What happens when a young boy chases his Broadway dream relentlessly and attains that dream, only to see the dream go sour? Why, he becomes a psychotherapist, of course!
This is the true story behind Dr. Bradley Jones’ fascinating, wildly entertaining show, Dr. Bradley’s Fabulous Functional Narcissism, at Don’t Tell Mama.
Jones is a veteran Broadway performer who made a name for himself in Michael Bennett’s A Chorus Line, both on the road and here at home in New York City. This funny, poignant, and occasionally harrowing act recalls the story of how he got to Broadway, fell victim to the traps of drug abuse, promiscuous sex, and his own narcissistic tendencies, but came out the other side as a psychoanalytic clinician and author.
The show opened with a very telling “You Mustn’t Kick It Around,” from Pal Joey, in which he sang, ‘I have the worst apprehension that you don’t crave my attention,’ with a mock-frightened look on his face. He took us back to 1963, where as a pre-pubescent theater queen, he developed an obsession with the show Oliver...or more to the point, an obsession with killing the young actor playing Oliver in order to take over the role himself. This was the beginning of his ongoing quest for love and attention - his narcissism.
We heard tales of his parents - his father, a pathological accommodator with a taste for Canadian Club whiskey, and his mother, a fiercely social woman who liked to be the life of the party. And while his parents were clearly the root of his own narcissism, Jones’ love for them was evident, particularly when he sang “Very Soft Shoes,” from Once Upon a Mattress - complete with soft shoe routine - as a lovely tribute to his Dad.
Throughout the performance, Jones’ mood was cynically jovial, but two powerful Sondheim songs, “The Road You Didn’t Take,” and “I Remember Sky,” both sung simply, with a genuine sense of longing, created moving moments that showed us the ache of the loss of family and days gone by.
Sondheim’s “The Glamorous Life” served as a framework for stories of Jones’ years with A Chorus Line. Sporting his spangled finale top hat, he told us of his multiple auditions, and how he finally booked the show - not on Broadway, but a wearying bus & truck tour. Drug use was rampant amongst the cast, as was indiscriminate sex, and as he put it, musically: ‘Bradley is tempted, la-la-la.’ Eventually, he landed in the Broadway company, and stayed from 1981-1989. Along the way, he survived the AIDS epidemic, became a murder suspect, and blew out his knee, which brought an end to his Broadway dance career. The feelings of having to abandon such an important part of his life were expressed beautifully in “I Miss The Mountains,” from Next to Normal, as he sang ‘Seems my wild days are past...I miss my life.’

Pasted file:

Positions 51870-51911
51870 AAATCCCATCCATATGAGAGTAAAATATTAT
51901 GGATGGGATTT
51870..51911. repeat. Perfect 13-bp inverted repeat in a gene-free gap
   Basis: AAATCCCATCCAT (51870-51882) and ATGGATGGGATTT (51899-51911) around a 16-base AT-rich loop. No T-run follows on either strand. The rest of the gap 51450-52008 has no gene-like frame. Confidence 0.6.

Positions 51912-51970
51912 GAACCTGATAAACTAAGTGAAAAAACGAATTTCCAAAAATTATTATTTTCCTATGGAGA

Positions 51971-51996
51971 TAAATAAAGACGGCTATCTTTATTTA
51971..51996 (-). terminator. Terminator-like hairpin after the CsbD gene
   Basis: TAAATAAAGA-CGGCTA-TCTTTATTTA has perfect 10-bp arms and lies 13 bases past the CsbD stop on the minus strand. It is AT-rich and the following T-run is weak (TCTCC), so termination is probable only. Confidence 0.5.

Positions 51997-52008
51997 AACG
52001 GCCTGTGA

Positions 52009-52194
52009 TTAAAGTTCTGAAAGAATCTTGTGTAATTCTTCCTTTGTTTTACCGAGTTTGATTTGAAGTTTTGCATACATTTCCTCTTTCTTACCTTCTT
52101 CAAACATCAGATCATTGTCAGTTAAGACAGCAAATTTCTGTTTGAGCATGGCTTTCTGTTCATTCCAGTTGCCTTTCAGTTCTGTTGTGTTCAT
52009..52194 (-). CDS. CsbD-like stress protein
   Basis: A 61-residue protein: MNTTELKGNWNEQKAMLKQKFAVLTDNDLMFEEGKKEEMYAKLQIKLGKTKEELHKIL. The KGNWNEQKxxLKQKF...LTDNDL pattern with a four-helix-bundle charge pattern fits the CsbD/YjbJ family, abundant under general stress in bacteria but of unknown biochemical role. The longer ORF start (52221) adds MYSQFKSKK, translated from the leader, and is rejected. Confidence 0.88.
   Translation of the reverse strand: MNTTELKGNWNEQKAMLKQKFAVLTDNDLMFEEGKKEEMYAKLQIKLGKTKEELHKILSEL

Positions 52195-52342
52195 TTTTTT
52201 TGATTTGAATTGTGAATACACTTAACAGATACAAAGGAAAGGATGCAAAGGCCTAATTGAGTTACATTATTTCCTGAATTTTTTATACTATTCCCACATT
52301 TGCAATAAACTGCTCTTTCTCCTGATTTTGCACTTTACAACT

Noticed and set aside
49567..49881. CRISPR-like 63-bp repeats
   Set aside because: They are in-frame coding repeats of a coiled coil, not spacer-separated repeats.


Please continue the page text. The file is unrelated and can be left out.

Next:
The final portion of the show could’ve been labeled “Getting Healthy,” wherein Jones made the decision to become a therapist, went into deep therapy himself, and eventually met the love of his life. The tale of his own analysis was cleverly set to the vamp from Kander & Ebb’s “Roxie,” which then segued into a lively “I’ve Got Them Feelin’ Too Good Today Blues,” by Leiber & Stoller, and was capped off with a joyful tap routine. He might have given up dancing for a living, but he certainly proved he’s still a hoofer! He also proved his love for his partner with renditions of Sondheim’s “Loving You” and “Sorry/Grateful” performed with quiet depth, tenderness and vulnerability.
Onstage, Jones was nicely supported by his excellent band, Chris Gurr and the Freudians - Jacob Silver on bass, Zack Eldridge on percussion, Alden Banta on woodwinds, and Musical Director Gurr himself at the keys. The woodwinds, in particular, gave the songs a lovely, romantic texture that I haven’t often found in many club acts.
Jones finished his wonderful public self-analysis with Rodgers & Hammerstein’s “Ten Minutes Ago” as an encore. In his hands, however, and placed where it was, it actually felt like a warm, loving thank-you to his appreciative audience.
I also felt it worth noting that the sold-out crowd was comprised almost entirely of fellow psychotherapists, as there was a national conference in town! One of them, sitting across from me asked me how I felt, being the only non-analyst in the room. I told him I felt very...observed!
At any rate, in my experience, many cabaret shows tend to be collections of songs arranged loosely around some central theme - Broadway’s greatest divas, for example, or the best of Cole Porter, perhaps. But Dr. Bradley’s Fabulous Functional Narcissism was a standout, in that it was the story of a life, from childhood to the present. And while Jones was very honest about his narcissistic past, his narrative never came across as self-serving or indulgent; just real. He seemed open, self-effacing and friendly; the kind of guy you’d like to just sit and talk to - which I suppose is a great quality for a psychotherapist. Right?!